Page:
Gilder Lehrman Institute of American History

Founded in 1994, the Gilder Lehrman Institute of American History is a nonprofit organization devoted to the improvement of history education. Each year the Institute offers programs, support and resources to tens of thousands of teachers in all 50 states, and through them enhances the education of more than a million students. The Institute’s programs have been recognized by awards from the White House, the National Endowment for the Humanities, and the Organization of American Historians.

Featured Resources

Voting Rights (Lesson Plan)

Explore the evolution of voting rights in the Unites States through an interactive PowerPoint presentation highlighting landmark changes. Following the presentation and class discussion, students apply the new knowledge of voting legislation to individual scenarios through a class activity. This lesson is one in a series called “Civil Rights.”

“No Event Could Have Filled Me with Greater Anxieties”: George Washington and the First Inaugural Address, April 30, 1789

Phillip Hamilton’s “‘No Event Could Have Filled Me with Greater Anxieties’: George Washington and the First Inaugural Address” reminds us how precedent setting our first president was. Anxious that his lack of administrative experience might make his task as the executive of a new nation difficult, Washington nevertheless proved he was as expert at statesmanship as he was on the battlefield.

James Madison and the Constitution

In his essay “James Madison and the Constitution,” Professor Jack Rakove probes the mind of James Madison — the delegate known as the “architect of the Constitution,” explores the weaknesses of the Articles government, and develops arguments for a stronger union in a memorandum entitled Vices of the Political System of the United States.

The Reconstruction Amendments: Official Documents as Social History

The Fourteenth Amendment was the most important constitutional change in the nation’s history since the Bill of Rights. Its heart was the first section, which declared all persons born or naturalized in the United States (except Indians) to be both national and state citizens, and which prohibited the states from abridging their “privileges and immunities,” depriving any person of life, liberty, or property without due process of law, or denying them “equal protection of the laws.”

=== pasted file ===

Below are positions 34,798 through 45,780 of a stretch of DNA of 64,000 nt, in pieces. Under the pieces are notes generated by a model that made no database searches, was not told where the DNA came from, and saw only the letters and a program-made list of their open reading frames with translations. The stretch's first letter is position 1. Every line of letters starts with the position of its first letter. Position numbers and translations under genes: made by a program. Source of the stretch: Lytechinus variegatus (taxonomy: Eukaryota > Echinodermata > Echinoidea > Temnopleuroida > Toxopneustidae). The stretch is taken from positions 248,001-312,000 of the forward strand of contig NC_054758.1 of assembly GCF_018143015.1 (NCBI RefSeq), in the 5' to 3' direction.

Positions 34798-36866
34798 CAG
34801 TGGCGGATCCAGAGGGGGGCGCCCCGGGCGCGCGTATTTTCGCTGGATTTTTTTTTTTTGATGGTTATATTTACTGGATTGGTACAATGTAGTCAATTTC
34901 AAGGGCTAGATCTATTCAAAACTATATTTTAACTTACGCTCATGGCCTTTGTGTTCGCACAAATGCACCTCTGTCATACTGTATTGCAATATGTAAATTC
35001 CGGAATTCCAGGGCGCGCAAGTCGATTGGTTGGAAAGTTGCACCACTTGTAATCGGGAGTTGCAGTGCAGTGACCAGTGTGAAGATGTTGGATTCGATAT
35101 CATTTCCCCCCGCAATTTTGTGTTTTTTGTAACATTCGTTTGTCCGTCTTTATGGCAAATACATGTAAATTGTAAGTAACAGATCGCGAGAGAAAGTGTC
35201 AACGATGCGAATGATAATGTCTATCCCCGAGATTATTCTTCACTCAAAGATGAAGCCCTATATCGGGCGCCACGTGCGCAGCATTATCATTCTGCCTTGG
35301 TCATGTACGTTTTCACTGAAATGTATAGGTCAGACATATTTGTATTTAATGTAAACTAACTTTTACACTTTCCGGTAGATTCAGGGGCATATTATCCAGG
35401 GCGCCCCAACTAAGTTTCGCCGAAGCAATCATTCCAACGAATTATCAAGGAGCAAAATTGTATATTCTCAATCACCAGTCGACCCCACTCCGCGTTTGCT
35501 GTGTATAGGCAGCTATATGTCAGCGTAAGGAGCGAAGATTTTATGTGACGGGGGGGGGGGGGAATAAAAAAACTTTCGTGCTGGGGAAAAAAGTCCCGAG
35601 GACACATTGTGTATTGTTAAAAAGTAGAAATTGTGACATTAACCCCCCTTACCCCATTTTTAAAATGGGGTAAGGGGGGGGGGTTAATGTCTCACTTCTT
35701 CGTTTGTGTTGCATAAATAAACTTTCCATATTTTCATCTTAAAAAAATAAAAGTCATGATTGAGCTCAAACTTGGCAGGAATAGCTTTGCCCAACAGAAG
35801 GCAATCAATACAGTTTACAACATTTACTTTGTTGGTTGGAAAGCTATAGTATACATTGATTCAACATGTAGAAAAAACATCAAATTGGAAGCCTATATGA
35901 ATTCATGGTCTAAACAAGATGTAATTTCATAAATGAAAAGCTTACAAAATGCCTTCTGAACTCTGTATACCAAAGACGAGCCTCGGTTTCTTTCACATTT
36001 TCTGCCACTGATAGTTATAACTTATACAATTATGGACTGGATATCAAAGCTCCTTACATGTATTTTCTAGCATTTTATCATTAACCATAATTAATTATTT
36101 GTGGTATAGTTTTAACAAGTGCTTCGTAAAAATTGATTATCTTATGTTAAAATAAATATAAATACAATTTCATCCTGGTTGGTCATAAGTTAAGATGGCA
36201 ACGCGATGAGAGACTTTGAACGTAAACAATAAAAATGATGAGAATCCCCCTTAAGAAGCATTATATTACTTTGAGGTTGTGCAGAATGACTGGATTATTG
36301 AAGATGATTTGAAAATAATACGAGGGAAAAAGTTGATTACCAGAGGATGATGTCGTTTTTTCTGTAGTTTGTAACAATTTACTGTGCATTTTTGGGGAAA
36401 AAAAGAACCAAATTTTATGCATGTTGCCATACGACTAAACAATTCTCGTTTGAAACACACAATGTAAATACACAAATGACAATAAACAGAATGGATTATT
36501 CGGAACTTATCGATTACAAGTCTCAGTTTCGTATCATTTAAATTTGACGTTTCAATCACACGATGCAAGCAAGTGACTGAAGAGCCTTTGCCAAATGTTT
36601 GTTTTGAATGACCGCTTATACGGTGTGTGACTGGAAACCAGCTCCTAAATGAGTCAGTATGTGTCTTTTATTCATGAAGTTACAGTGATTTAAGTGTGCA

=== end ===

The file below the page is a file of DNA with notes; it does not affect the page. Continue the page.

“Father” of Our Country v. “Father” of the Bill of Rights

At the Constitutional Convention in Philadelphia, delegates analyzed, argued, and debated the new Constitution. George Mason, a Virginian, pleaded with the fifty-five delegates for the inclusion of a list of guaranteed rights. Mason (sometimes referred to as the “father of the Bill of Rights”) wanted the new Constitution to guarantee freedom of speech, press, and religion, and the right to a fair jury trial. He also wanted to include the freedom to vote.

The Social and Intellectual Legacy of the American Revolution

“We can see with other eyes; we hear with other ears; and think with other thoughts, than those we formerly used. We are now really another people, and cannot again go back to ignorance and prejudice. The mind once enlightened cannot again become dark.” This is how Tom Paine, the consummate pamphleteer of the American Revolutionary cause, reflected on how the long war with Great Britain pushed Americans into a concurrent search for a new and durable society based on ideas of liberty & equality.

The Spectacles of 1912

Professor Patricia O’Toole gives us an insightful look at Roosevelt’s third party bid for the White House in her essay The Spectacles of 1912. Her narrative reminds us of the impact of third parties on American politics and their importance in mobilizing new forces and pressing for the adoption of new ideas in national politics.

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